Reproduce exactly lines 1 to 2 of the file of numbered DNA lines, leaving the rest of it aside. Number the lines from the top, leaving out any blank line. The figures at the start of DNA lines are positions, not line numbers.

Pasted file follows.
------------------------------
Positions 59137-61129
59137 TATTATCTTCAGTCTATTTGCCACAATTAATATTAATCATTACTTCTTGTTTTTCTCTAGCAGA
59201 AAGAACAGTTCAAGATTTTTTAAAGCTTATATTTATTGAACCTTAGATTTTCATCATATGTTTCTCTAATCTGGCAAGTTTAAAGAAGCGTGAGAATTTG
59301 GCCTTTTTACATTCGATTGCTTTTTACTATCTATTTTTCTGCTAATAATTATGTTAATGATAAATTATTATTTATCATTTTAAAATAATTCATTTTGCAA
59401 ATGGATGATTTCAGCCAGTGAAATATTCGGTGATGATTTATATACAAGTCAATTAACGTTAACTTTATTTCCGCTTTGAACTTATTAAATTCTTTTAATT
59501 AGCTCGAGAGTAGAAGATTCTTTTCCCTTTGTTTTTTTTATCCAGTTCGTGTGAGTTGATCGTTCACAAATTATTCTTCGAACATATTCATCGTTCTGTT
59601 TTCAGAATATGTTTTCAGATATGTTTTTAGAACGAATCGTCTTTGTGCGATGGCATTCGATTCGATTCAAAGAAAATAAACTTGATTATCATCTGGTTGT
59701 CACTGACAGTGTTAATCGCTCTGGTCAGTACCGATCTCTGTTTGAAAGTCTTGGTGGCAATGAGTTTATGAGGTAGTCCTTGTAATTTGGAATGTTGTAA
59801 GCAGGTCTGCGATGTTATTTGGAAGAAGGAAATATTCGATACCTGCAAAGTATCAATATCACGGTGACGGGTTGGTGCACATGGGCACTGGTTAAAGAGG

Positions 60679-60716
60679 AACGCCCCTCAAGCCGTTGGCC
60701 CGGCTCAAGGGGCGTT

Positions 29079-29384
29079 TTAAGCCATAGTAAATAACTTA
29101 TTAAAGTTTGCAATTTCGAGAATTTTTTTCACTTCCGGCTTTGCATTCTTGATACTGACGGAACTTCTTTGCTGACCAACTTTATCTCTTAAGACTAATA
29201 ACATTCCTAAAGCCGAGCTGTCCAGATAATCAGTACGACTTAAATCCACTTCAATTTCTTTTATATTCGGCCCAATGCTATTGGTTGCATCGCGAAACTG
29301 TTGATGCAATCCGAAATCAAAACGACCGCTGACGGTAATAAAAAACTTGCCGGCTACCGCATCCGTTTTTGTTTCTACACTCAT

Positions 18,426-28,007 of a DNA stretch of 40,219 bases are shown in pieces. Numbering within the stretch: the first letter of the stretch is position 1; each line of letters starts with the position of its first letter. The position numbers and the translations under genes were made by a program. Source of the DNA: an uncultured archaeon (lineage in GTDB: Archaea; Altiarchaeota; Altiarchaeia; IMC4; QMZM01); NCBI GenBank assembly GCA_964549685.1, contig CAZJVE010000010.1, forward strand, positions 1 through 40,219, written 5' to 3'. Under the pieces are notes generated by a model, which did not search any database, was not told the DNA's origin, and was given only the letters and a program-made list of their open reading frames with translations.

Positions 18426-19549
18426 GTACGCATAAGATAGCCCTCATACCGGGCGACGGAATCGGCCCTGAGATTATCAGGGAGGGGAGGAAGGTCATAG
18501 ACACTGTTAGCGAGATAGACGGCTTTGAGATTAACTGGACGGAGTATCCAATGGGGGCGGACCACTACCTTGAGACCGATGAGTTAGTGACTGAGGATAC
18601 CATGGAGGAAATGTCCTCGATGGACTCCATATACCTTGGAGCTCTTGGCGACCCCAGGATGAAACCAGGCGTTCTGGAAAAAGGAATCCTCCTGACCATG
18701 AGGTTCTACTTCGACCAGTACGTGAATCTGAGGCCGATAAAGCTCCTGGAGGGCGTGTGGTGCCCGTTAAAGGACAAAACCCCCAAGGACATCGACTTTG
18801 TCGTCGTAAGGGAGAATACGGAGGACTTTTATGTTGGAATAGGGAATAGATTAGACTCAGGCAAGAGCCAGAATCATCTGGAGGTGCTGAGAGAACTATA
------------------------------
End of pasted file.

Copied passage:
Positions 59137-61129
59137 TATTATCTTCAGTCTATTTGCCACAATTAATATTAATCATTACTTCTTGTTTTTCTCTAGCAGA